Psychology could inform Programming Language Syntax

Last weekend I attended a fascinating lecture by Rob Goldstone that reviewed much work that he has done over the course of a few decades. His talk was part of a workshop on Perceptual Learning and Expertise, co-organized by my colleague at Bryn Mawr College, Adrienne Prettyman:

Screenshot from 2017-02-28 08-43-18

Screenshot from 2017-02-28 08-43-31

One bit of research that Professor Goldstone described was the effect of spacing on interpreting mathematical equations. You can read a couple of research papers on the topic here:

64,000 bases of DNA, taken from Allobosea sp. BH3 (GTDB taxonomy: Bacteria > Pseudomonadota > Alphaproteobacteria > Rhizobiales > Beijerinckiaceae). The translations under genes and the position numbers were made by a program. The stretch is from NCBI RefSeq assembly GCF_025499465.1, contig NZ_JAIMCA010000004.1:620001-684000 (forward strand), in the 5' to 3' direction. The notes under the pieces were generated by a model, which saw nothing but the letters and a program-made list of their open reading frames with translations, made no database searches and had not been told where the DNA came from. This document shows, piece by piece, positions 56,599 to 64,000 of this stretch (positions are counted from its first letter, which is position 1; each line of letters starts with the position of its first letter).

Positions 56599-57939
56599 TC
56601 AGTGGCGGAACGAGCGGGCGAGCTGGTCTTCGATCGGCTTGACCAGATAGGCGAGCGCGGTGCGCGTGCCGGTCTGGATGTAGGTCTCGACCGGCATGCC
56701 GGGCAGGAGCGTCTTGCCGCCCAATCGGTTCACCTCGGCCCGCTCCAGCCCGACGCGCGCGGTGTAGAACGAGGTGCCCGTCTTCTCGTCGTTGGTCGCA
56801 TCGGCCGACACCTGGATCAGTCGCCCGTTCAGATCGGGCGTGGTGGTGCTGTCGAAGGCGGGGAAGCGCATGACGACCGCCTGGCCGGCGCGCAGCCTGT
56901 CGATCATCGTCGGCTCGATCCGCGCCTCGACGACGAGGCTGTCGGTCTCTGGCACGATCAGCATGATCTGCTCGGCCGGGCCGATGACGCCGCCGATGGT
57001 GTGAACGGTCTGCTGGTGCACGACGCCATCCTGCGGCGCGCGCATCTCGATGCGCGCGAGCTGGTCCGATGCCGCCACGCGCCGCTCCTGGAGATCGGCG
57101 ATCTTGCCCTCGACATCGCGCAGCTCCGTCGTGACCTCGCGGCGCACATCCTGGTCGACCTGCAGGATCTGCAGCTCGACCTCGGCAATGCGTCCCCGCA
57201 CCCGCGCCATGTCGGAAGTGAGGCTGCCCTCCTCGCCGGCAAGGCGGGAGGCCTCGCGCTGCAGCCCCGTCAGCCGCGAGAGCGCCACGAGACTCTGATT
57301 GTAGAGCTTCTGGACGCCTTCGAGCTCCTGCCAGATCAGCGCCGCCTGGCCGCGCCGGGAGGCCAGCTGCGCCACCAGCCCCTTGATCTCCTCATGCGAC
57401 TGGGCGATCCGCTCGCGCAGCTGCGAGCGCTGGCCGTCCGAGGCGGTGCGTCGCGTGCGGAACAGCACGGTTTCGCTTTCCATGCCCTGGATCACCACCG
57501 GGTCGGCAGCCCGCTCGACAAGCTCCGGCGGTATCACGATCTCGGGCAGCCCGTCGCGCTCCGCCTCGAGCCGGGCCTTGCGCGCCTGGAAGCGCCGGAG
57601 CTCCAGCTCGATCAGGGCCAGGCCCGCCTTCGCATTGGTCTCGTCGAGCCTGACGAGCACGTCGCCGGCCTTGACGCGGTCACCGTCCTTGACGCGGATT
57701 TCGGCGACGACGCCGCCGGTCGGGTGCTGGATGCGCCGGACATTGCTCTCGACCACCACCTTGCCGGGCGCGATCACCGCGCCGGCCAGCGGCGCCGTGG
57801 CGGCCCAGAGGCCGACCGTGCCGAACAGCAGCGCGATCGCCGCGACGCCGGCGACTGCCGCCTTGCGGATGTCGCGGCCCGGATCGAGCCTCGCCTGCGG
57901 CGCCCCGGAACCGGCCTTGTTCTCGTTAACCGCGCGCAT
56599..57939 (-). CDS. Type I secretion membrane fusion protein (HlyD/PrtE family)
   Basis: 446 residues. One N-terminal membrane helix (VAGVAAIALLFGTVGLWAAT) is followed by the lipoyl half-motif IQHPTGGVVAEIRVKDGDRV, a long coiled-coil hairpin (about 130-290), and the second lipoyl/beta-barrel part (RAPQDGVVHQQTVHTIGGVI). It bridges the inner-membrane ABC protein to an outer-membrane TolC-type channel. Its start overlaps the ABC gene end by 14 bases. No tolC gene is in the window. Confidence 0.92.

1. How Space Guides Interpretation of a Novel Mathematical System
  2. The Alignment of Ordering and Space in Arithmetic Computation

Basically, the findings show that spacing between symbols and numbers in a mathematical equation effect how people interpret the equation. So:

5 + 6*7

is interpreted correctly (i.e., perform the multiplication before the addition). However:

5+6 * 7

is interpreted incorrectly.

This suggests (at least to me) that programming languages could help prevent these kinds of errors by making such spacing as compile-time errors. Thus, if one tried to compile the second example above, you’d get an error. Python is already sensitive to indentation spacing, so paying attention to spacing does have some precedence. Programming languages could also require parentheses so that humans don’t have to apply their own PEMDAS, another source of mistakes.